Abstract 16793: Percutaneous Pulmonary Valve Implantation — Two Centre Experience with > 100 Patients
Objective: Dysfunction of valved conduits in the right ventricular outflow tract (RVOT) limits durability and enforces repeated surgical interventions. We report on our combined two centre experience with percutaneous pulmonary valve implantation (PPVI) in 102 patients.
Methods and Results: 97 pts with RVOT conduit dysfunction and five pts with a stenosed biological RA-RV valve (median weight 63 kg, range 28–103kg, median age 22.0yrs, range 9.1–69.6yrs, diagnoses: TOF/PA 57, TAC 15, TGA 8, post Ross 8, other 14) were scheduled for PPVI since December 2006. PPVI was successfully performed in all patients (pre stenting 96/101). The median systolic RVOT gradient decreased from 37 mmHg, range 5 – 91 mmHg to 13 mmHg, range 0 – 73 mmHg (p < 0.001) and the ratio RVP/AoP decreased from 62%, range 31–132% to 36%, range 20 – 81% (p < 0.0001). The median enddiastolic RV-volume index (MRI) decreased from 105 ml/m2, range 56 – 227 ml/m2 to 90 ml/m2 (p < 0.0001). Pulmonary regurgitation was significantly reduced in all pts. One patient died due to coronary artery compression. There was one transient AV-block. During follow-up (median 357 days, range 1 – 973 days) one Melody valve had to be removed surgically 6 months after implantation due to bacterial endocarditis. In 8/102 pts a repeated dilatation of the valve was done due to a significant residual systolic pressure gradient, which resulted in a valve-in-valve procedure in four. The incidence of stent fractures was 6%.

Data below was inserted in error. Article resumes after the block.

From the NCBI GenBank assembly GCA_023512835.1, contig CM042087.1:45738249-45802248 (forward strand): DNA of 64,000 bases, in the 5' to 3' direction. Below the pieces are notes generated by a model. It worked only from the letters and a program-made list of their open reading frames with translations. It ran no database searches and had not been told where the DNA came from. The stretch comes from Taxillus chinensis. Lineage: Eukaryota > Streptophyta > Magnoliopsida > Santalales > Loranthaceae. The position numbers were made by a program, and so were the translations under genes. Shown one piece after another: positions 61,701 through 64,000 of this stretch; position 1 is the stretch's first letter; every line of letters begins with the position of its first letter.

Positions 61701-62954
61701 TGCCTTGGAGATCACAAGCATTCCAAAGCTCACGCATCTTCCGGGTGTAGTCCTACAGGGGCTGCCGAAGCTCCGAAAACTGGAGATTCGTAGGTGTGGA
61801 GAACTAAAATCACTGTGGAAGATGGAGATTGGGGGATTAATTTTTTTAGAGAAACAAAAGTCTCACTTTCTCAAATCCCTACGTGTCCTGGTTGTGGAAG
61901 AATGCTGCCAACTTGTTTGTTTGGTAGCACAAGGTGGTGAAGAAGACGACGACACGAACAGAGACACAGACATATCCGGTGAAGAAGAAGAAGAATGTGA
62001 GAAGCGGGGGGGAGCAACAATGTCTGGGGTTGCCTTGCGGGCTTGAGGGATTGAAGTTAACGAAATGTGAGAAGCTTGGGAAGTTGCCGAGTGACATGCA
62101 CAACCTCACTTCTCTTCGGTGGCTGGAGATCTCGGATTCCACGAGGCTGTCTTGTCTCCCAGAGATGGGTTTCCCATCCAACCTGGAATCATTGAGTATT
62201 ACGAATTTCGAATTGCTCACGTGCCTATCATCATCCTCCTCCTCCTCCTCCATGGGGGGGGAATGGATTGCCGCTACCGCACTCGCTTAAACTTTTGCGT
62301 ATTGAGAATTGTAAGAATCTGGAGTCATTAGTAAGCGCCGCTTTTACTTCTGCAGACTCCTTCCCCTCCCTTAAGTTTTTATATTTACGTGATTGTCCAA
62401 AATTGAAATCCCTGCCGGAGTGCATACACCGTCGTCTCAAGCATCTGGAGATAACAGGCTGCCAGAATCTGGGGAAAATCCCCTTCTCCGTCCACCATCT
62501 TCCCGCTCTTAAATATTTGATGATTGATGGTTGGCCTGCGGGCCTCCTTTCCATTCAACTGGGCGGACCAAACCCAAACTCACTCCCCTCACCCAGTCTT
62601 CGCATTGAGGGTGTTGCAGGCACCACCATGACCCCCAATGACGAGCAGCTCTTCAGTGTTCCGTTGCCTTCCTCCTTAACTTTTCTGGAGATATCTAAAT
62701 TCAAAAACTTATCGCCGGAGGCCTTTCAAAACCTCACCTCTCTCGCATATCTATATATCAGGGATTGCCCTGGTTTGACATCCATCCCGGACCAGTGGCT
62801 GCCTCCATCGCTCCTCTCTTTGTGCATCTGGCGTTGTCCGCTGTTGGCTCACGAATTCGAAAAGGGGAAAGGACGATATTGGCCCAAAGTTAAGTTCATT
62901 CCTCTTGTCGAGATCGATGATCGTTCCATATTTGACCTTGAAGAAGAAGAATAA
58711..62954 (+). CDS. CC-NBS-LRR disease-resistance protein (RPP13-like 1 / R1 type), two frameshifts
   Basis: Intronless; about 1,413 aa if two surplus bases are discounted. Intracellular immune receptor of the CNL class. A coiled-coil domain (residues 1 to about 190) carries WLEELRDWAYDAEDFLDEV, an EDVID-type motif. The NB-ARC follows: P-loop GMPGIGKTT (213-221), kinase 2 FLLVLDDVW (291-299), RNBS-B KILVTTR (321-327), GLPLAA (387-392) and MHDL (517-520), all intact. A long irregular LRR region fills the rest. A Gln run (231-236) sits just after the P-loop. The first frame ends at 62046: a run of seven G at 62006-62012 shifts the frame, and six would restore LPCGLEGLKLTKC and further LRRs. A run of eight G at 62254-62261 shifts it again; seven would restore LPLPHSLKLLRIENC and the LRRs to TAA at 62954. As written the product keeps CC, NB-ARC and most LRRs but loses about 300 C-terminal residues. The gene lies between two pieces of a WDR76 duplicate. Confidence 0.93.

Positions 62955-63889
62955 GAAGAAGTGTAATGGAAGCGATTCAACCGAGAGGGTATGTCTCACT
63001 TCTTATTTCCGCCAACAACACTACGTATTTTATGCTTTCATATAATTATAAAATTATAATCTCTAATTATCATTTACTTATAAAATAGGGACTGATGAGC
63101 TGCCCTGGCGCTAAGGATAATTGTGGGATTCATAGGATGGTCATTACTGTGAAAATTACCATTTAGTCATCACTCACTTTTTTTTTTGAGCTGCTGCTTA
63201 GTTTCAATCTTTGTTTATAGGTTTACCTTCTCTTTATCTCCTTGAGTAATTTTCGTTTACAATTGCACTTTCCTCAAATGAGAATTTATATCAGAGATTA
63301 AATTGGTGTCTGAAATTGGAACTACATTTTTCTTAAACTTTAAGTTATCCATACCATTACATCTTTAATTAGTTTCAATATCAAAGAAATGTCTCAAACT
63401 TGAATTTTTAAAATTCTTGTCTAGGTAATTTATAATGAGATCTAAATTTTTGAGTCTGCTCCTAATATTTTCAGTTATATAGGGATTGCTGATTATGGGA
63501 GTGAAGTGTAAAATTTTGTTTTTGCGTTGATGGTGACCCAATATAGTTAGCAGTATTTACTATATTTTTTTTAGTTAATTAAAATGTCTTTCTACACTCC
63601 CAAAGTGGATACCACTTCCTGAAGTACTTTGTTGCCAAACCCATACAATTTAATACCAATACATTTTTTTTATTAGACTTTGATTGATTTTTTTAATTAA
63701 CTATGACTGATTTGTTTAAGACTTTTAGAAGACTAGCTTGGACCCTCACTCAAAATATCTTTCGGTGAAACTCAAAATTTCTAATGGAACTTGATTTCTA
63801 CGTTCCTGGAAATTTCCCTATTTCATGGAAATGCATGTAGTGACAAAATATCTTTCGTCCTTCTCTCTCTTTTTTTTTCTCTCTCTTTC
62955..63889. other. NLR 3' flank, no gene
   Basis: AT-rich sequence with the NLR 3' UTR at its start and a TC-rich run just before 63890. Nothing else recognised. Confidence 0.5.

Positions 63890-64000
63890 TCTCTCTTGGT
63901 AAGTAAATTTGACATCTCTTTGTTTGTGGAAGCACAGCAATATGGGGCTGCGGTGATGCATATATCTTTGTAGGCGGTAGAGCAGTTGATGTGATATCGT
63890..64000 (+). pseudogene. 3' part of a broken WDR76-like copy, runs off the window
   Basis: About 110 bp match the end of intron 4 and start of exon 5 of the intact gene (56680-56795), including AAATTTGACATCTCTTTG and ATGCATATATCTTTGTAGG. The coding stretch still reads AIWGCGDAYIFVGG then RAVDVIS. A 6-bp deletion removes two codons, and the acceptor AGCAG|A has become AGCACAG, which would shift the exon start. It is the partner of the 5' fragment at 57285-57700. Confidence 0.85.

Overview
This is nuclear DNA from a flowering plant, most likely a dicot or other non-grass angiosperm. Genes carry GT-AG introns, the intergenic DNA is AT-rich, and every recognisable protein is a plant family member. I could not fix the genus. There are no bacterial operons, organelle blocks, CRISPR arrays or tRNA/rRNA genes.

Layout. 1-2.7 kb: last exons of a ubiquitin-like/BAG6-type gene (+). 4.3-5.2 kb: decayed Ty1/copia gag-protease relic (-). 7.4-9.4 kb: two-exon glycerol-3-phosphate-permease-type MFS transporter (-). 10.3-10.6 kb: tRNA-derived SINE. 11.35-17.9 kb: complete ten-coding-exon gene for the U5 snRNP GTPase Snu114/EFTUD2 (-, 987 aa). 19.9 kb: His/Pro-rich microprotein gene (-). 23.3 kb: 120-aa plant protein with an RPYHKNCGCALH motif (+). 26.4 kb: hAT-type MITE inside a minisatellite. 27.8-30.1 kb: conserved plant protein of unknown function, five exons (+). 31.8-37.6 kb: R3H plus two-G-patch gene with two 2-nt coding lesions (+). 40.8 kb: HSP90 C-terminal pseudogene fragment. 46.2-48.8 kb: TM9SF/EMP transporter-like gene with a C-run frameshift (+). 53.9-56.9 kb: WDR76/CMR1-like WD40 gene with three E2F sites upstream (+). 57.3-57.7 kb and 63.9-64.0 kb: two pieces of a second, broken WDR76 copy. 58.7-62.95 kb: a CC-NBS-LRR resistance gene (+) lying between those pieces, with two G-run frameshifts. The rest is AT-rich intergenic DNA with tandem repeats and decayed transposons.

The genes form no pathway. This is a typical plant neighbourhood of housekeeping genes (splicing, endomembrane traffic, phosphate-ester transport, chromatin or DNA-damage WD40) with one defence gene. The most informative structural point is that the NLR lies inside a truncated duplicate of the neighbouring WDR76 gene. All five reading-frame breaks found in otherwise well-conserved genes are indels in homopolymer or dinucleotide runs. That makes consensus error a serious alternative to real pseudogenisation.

Conclusions: This study shows that PPVI effectively improves the hemodynamics in a selected patient collective. Pre-stenting lowers the incidence of stent fractures. The rate of complications at short term follow-up is low. However, the intervention is technically challenging. Longer clinical follow-up is needed.
- © 2010 by American Heart Association, Inc.